Over the past five decades, marriage has changed dramatically, as young people began marrying later or never getting married at all. Scholars have shown how this decline is less a result of changing cultural definitions of marriage, and more a result of men’s changing access to social and economic prerequisites for marriage. Specifically, men’s current economic standing and men’s future economic security have been shown to affect their marriageability. Traditionally, labor unions provided economic standing and security to male workers. Yet during the same period that marriage has declined among young people, membership in labor unions has declined precipitously, particularly for men. In this article, we examine the relationship between union membership and first marriage and discuss the possible mechanisms by which union membership might lead to first marriage. We draw on longitudinal data from the National Longitudinal Survey of Youth-79 to estimate discrete time event-history models of first marriage entry and find that, controlling for many factors, union membership is positively and significantly associated with marriage. We show then that this relationship is largely explained by the increased income, regularity and stability of employment, and fringe benefits that come with union membership.

That is via the excellent Kevin Lewis, who cites some other interesting papers at the link.

Philip Bump reports:

Note the big swing in the Asian voting bloc, too. In 2012, strong support for the president among Asian-American voters was a surprise. Asian voters preferred the president by 47 points. In 2014, the (low turnout) group split about evenly. It was a 46-point swing.

The full account is here, via Megan McArdle.

That is the conclusion from Alex Verstak et.al., here are some sentences to ponder:

…the impact of older articles has grown substantially over 1990-2013. In 2013, 36% of citations were to articles that are at least 10 years old; this fraction has grown 28% since 1990. The fraction of older citations increased over 1990-2013 for 7 out of 9 broad areas and 231 out of 261 subject categories. Second, the increase over the second half (2002-2013) was double the increase in the first half (1990-2001).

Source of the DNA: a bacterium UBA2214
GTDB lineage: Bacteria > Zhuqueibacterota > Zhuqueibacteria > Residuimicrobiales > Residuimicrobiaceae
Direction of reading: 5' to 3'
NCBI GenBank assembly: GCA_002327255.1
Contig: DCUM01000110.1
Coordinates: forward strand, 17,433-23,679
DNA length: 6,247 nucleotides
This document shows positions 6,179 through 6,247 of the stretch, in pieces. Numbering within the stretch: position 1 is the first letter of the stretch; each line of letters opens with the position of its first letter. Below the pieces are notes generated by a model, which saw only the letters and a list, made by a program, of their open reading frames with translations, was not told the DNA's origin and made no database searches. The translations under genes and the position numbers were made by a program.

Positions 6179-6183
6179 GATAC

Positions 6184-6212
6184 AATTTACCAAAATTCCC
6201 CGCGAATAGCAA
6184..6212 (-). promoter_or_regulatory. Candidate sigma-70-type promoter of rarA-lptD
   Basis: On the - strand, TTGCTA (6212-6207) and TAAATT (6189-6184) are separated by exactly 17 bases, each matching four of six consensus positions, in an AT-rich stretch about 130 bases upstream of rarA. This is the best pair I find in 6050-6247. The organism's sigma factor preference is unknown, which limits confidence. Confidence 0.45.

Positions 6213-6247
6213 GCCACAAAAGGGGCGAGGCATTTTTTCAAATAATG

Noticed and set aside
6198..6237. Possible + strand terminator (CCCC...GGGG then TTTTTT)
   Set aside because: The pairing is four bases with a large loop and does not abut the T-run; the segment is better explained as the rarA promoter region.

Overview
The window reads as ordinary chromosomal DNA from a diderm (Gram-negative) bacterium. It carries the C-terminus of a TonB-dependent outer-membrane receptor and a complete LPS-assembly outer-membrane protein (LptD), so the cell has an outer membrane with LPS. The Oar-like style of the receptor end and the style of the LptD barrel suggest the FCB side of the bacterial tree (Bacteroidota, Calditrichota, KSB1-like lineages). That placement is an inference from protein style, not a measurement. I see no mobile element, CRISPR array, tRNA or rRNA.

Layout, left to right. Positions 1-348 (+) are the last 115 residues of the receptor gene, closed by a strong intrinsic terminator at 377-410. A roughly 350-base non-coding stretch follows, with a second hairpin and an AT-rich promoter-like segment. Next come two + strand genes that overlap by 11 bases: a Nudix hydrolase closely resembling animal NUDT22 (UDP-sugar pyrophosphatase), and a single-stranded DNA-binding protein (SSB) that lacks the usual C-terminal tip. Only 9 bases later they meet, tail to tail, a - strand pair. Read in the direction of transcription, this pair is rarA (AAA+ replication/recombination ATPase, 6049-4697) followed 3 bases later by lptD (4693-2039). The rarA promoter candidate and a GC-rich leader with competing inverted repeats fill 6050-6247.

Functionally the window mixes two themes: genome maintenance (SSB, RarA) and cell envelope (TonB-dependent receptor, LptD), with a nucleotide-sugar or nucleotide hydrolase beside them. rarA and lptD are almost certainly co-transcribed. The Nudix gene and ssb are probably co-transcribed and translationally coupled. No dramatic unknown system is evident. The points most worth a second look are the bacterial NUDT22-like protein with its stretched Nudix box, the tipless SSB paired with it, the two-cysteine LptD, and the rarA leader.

The full abstract and article is here.  For the pointer I thank Dan Getz.

Daniel Schneider, Kristen Harknett, and Sara McLanahan have been working on this topic.  The result is not surprising, but nonetheless worthy of note:

In the United States, the Great Recession has been marked by severe negative shocks to market conditions. In this study, we combine longitudinal data from the Fragile Families and Child Wellbeing Study with Bureau of Labor Statistics data on local area unemployment rates to examine the relationship between adverse labor market conditions and intimate partner violence between 1999 and 2010. We find that rapidly worsening labor market conditions are associated with the prevalence of violent controlling behavior in marriage. These effects are most pronounced among whites and those with at least some secondary education. [emphasis added]  Worsening economic conditions significantly increase the risk that white mothers and more educated mothers will be in violent/controlling marriages rather than high quality marital unions.

The working paper is here (pdf).

There is a new NBER paper by Patrick L. Baude, Marcus Casey, Eric A. Hanushek, and Steven G. Rivkin, the abstract is no surprise but it is nice to see common sense intuition confirmed: